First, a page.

ASF RiverNotes 5 Sept 2019


Sep 5, 2019
This image shows the centre line for Hurricane Dorian as it was on Thursday, Sept. 5, at 9 am ADT
If NOAA's predictions are accurate, DORIAN will still be a hurricane as it reaches Nova Scotia, with the centreline prediction taking this "water dropper" somewhere near the St. Mary's River, and onto Newfoundland, perhaps over the Grey River, and the rivers of central Newfoundland.

Wind and rains extend out for hundreds of kilometres from the centre line, and could cause flash flooding and dangerous conditions over a wide swath of rivers.

Hopefully we're spared the damage with the benefit if higher water to bring lingering salmon into the rivers. 

New Brunswick

Dawn at McKiel Pond Pool, Southwest Miramichi, on September 1st. That day ASF's Nathan Wilbur caught three smallmouth bass from this headwater stretch. Nathan Wilbur/ASF
It's not hyperbole to say that the discovery of smallmouth bass in the Southwest Miramichi threatens to change an entire ecosystem and river culture forever. It's one more threat, this time from an aquatic invasive species, that the river and its salmon do not need.

Sadly, DFO has had the chance to prevent this invasion for more than a decade, but chose not to act. 

ASF will keep members and the public updated as new information becomes available.

Fall Atlantic salmon

Meanwhile, there is the very beginning of the autumn season for angling Atlantic salmon.

Brock Curtis
of Curtis Miramichi Outfitters notes:

The river is dropping since the rains on the weekend. We are getting rain off and on now and more is showing in the forecast so things are much better.

Water temperatures are great, and some anglers are seeing lots of salmon, while others are complaining they have lockjaw. Still others are enjoying catching salmon.

It is picking up now and will continue to get better. The good news on Tuesday was we are now hearing of fresh salmon being caught. Some of us were thinking they might show up last weekend but today is okay. Fresh salmon working their way upriver is always good news. This might be the beginning of the Fall runs.

It certainly will be interesting to see how much of a rainfall Dorian brings on Saturday.

Miramichi Counts

On Thursday morning DFO released Miramichi counts to Sept. 1, 2019.

At the counting fence, on the Dungarvon, a tributary of the Southwest Miramichi, there were 81 grilse and 68 large samon compared with 76 grilse and 58 large salmon to the same date in 2018.

At the Northwest Miramichi Barrier, there were 131 grilse and 49 large salmon, compared with 78 grilse and 103 large salmon in 2018 to the same date.
Nashwaak River on Sept. 30 as rain brings up levels. Nathan Wilbur/ASF
St. John River

DFO has just posted the Aug. 31 numbers, with 499 grilse and 183 large salmon reaching Mactaquac, compared with 411 grilse and just 60 large salmon on the same date in 2018. The comparison to the 1996-2000 average is enlightening, with 3,495 grilse and 1,359 large salmon.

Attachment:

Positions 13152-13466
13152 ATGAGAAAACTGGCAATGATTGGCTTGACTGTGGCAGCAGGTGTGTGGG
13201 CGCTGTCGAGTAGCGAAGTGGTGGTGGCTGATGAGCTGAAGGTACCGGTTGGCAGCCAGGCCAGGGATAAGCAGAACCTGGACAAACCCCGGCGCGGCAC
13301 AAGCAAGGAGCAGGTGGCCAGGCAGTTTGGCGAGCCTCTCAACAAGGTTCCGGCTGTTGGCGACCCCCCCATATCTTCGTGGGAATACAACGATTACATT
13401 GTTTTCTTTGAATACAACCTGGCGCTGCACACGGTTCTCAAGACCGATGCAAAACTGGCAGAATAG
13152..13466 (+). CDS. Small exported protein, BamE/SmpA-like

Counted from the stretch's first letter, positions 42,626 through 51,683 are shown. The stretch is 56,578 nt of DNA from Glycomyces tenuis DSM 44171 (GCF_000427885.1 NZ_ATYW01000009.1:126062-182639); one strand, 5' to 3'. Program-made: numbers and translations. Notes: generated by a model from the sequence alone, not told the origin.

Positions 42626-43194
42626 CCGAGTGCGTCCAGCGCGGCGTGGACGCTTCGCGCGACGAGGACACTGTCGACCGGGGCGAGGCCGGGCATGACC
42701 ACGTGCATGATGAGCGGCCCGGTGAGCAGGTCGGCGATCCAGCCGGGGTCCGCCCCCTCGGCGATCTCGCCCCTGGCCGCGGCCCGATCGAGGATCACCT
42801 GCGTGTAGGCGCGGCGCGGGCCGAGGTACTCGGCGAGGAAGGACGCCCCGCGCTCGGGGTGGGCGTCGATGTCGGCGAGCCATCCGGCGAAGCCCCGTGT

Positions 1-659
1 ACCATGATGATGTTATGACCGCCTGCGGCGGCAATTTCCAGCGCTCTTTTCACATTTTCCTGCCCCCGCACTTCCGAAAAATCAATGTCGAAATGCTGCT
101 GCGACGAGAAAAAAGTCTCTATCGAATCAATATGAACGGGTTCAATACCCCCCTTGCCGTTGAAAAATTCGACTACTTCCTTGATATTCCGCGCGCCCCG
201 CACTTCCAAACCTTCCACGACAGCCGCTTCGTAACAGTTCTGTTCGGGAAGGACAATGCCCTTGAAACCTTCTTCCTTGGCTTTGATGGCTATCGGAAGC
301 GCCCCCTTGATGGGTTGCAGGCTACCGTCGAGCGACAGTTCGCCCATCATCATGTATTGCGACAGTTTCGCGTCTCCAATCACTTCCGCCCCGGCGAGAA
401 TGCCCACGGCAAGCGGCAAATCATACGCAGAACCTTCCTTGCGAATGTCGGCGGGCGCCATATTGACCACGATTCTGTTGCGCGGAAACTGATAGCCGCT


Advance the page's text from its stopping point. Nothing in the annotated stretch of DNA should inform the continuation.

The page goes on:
It is heartening to see a modest increase from 2018, but the near historic low nature of the numbers needs to be remembered.

Nashwaak River

There have been 115 grilse and 32 large salmon to Aug. 1, a significant increase over the 67 grilse and 18 large salmon to the same date in 2018.

Prince Edward Island

The "Pumphouse Run" on the Morell River in late June under higher than average water conditions. Photo Taylor Main
Taylor Main comments on the fishing this year on PEI

Once again, the summer trout season is beginning to wind down and many are looking forward to the fall extended fisheries.

The Mill and Morell rivers are once again open for salmon angling until Oct. 31 with lower sections of an additional 19 systems open until Nov. 31 as part of our fall steelhead fishery. Whether you were after trout, rainbows or stripers most would agree that we had a very good summer here on the Island.
A typical PEI sea run brook trout released in mid-July. Photo Taylor Main
As was the case last year, our rivers remained quite high well into July.

Even by the end of late August most were holding at higher levels than previous years. A cooler than average summer also allowed most to stay well below record high temperatures we have witnessed in previous years. Hopefully lots of rain and fresh fish are to follow.
Indian Bridge at high tide on the Morell River. 30 Aug 2019. Photo Taylor Main
Morrell River on 30 Aug 2019. Photo Taylor Main

Nova Scotia

La Have River

At Morgan Falls the count to Aug. 1 is now available - 133  grilse and 11 large salmon, compared with 20 grilse and 53 large salmon in 2018. The 1996-2000 average was 568 grilse and 118 large salmon.

Would be very interesting to know more about the reasons for the year-to-year oscillation in the grilse and large salmon returns.


Greg Lovely notes:

Little bits of rain from time to time are keeping the water levels on the Margaree river fishable and at this time the water temperatures are good.

Fish are being hooked daily and new Fall fish are trickling in on each tide.The Middle and Baddeck rivers open to salmon angling on Oct. 1 and hopefully they will produce good salmon angling as well to spread out the fishermen and take the pressure off the Margaree.

Alex Breckenridge, who runs The Tying Scotsman, says on Wed.

The rain we had yesterday didn’t amount to much. There was a fair number of fish hooked though. Its a good fishing day out there dull and overcast with no wind.

He also drew attention to the likelihood of major rain on the coming weekend, with Dorian.

Newfoundland and Labrador

Don Ivany, ASF Director of Programs in Newfoundland and Labrador has some comments.

As we near the end of the regular angling season there has not been much change in salmon counts on most rivers in NL from the last DFO update.

See latest DFO fishway counts at:

Overall, counts are down on 13 monitored rivers and up on 6 rivers. Of particular concern are the low counts this year on rivers like the Exploits, Western Arm Brook, Middle Brook and Sandhill River.

On a positive note counts are up significantly on the Terra Nova River and on Northwest River (Port Blandford). Anglers are also reminded that the regular angling season for most rivers on the Island closes on Sept. 7, the exceptions being the Humber, Exploits and Gander rivers which have a fall fishery that closes on Oct. 7. Meanwhile, rivers in Labrador close on Sept 15. Again, anglers are encouraged to check with DFO regarding river closures and openings due to environmental conditions or to check the Anglers Line at: 709-772-4423..